Fundamentally, these limits fuel other limits. When there is collective dismay within this field over
- the lack of diversity among regular theater goers and the absence of younger patrons who include theater in their circles of cultural consumption,
- personal and public stories about artists, particularly women-identified, who disappear from artistic communities after having children, losing a day job, experiencing an illness, or managing care for ill family members,
- racially uninformed casting choices excused by a supposedly “limited pool” of performer options,
- continued lack of inclusion, diversity, and parity in theater seasons across institutions,
- censorship or artistically limited material available for Theater for Youth, accessible theater for those with physical and intellectual differences, and Senior Theater,
we must realize that these things will not change without a fundamental reconceptualization of how institutional theaters big and small, alternative and mainstream, structure the selection, making, and presentation of creative work. To raise a new kind of theater will require participation but more importantly sacrifice from multiple parties. To embed gender parity, diversity, and inclusion into more than just the season titles on the marquee will require a willingness and ability to risk money and time to transform the perception of theater as either a luxury good or a profession of the privileged. Until that time, even if we are not losing money we are already failing ourselves as artists and those who might join our ranks and in turn we are failing those who are and who would be our audiences.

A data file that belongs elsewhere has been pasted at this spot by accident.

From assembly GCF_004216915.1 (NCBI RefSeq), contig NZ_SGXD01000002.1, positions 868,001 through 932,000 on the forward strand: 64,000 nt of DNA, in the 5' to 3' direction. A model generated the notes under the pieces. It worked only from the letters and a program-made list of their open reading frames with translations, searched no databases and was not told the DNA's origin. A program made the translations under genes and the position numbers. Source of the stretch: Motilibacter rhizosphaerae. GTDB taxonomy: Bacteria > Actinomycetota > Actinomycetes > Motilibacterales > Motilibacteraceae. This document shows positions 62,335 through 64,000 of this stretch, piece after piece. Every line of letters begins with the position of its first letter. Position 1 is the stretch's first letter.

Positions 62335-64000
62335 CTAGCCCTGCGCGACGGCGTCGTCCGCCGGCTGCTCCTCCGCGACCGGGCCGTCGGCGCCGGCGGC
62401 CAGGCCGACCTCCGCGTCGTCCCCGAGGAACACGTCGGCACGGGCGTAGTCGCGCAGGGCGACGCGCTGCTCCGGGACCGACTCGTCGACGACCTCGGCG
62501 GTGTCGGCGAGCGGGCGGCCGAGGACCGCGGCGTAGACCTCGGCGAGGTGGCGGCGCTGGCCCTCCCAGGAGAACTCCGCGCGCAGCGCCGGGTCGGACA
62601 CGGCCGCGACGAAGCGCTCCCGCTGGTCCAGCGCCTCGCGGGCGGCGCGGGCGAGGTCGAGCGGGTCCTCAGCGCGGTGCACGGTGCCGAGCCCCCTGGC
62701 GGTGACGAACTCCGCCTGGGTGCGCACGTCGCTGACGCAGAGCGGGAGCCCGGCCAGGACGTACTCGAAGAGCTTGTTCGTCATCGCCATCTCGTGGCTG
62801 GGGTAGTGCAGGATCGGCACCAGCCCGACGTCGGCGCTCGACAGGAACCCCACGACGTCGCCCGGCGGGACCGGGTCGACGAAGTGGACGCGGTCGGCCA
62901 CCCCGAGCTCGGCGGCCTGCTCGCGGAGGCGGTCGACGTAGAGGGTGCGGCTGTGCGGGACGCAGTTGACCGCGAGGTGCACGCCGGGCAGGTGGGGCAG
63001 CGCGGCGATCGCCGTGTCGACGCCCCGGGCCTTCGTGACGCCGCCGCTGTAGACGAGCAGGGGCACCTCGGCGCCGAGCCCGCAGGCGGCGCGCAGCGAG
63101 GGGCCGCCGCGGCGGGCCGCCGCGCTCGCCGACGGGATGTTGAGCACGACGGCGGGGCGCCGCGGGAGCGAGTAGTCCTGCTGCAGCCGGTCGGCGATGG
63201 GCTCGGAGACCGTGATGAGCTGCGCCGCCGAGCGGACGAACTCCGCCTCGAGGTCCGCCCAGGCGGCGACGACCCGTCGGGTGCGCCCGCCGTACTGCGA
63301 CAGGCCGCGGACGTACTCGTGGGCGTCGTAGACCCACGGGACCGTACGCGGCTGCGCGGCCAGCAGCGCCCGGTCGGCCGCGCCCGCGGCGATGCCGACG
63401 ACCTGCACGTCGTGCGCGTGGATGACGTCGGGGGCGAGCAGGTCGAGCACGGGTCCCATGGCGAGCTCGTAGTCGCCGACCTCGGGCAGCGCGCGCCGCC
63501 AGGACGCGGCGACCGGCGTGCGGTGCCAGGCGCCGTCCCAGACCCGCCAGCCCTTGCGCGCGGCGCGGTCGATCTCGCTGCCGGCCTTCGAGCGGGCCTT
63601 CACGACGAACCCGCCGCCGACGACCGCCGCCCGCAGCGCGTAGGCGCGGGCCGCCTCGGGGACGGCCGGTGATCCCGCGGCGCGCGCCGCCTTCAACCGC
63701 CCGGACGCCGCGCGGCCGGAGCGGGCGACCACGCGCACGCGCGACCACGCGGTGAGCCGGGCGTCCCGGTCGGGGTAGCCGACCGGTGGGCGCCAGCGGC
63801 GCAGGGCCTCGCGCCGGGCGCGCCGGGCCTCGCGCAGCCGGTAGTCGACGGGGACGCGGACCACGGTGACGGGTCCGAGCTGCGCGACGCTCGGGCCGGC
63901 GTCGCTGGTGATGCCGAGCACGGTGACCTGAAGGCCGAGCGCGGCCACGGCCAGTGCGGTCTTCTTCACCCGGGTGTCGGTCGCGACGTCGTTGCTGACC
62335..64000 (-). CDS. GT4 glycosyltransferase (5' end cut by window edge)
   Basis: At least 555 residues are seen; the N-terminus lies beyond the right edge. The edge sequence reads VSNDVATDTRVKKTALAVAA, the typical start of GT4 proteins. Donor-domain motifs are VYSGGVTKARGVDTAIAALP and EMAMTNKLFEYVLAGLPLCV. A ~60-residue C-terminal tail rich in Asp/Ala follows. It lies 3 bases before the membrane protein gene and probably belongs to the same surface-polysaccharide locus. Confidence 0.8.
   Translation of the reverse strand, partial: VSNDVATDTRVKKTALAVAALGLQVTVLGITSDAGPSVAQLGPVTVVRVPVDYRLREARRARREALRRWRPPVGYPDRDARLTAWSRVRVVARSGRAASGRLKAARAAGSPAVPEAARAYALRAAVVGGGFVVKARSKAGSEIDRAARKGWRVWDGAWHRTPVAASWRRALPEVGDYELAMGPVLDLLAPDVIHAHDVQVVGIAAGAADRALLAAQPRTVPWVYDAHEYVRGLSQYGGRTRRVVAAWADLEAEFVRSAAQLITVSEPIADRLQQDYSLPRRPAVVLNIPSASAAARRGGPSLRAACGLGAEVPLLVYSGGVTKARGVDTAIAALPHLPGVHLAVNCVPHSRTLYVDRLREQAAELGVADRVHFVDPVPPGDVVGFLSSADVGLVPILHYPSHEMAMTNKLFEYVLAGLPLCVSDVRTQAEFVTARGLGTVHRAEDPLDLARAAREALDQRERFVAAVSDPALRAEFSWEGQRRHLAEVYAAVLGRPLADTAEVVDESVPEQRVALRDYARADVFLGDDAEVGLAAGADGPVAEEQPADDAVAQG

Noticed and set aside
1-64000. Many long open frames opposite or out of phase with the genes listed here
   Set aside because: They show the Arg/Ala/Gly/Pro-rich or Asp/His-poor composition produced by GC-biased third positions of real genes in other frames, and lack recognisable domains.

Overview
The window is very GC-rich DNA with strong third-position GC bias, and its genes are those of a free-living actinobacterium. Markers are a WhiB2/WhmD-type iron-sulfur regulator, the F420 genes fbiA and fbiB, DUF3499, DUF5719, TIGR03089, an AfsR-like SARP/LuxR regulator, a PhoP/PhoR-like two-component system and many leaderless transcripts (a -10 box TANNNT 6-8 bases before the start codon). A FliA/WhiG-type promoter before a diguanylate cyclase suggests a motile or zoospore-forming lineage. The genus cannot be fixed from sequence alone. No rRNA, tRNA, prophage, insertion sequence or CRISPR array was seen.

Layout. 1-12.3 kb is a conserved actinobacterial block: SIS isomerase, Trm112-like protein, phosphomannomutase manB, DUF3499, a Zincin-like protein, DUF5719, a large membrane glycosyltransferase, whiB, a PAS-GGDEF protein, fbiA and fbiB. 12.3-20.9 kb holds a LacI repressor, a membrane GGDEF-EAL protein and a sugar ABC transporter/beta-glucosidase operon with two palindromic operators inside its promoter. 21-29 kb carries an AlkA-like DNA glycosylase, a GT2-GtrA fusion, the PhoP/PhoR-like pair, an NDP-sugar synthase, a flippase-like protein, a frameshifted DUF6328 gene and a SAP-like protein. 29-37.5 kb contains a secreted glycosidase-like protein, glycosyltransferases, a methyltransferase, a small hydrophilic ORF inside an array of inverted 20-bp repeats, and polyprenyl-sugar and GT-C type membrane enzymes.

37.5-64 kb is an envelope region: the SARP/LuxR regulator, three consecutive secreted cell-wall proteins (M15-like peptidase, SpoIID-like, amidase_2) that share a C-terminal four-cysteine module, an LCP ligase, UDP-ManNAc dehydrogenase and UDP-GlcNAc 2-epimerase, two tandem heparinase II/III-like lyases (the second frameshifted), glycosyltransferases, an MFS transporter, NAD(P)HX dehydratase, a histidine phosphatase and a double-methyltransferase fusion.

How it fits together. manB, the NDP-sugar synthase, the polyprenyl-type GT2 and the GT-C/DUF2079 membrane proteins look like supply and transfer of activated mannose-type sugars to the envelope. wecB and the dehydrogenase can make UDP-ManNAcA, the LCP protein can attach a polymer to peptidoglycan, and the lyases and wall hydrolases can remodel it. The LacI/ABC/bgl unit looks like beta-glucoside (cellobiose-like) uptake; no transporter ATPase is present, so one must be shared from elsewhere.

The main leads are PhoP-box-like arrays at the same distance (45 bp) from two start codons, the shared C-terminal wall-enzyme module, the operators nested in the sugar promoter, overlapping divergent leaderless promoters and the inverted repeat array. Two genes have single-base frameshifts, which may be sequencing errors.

Jules Odendahl-James is a scholar/artist who works as a director and dramaturg primarily in the Triangle, NC. She is an Associate Artistic Director at Manbites Dog Theater in Durham, NC, serves as the Research Director for Ladies of the Triangle Theatre and as the Regional Vice-President for the Southeast for Literary Managers and Dramaturgs of the Americas. Her research interests are in documentary performance, sci+art collaboration, digital dramaturgy, and women identified artists in contemporary American theatre. She sits on the Steering Committee for The Process Series, a new works in development unit at UNC-Chapel Hill’s Institute for Arts and Humanities. She is a Board Member for Hidden Voices, a justice through storytelling performance company and tweets about performance, politics, and parity @naturalreadhead.
Audience (R)Evolution is a four-stage program to study, promote and support successful audience engagement and community development models across the country. The Audience (R)Evolution grant program was designed by TCG and is funded by Doris Duke.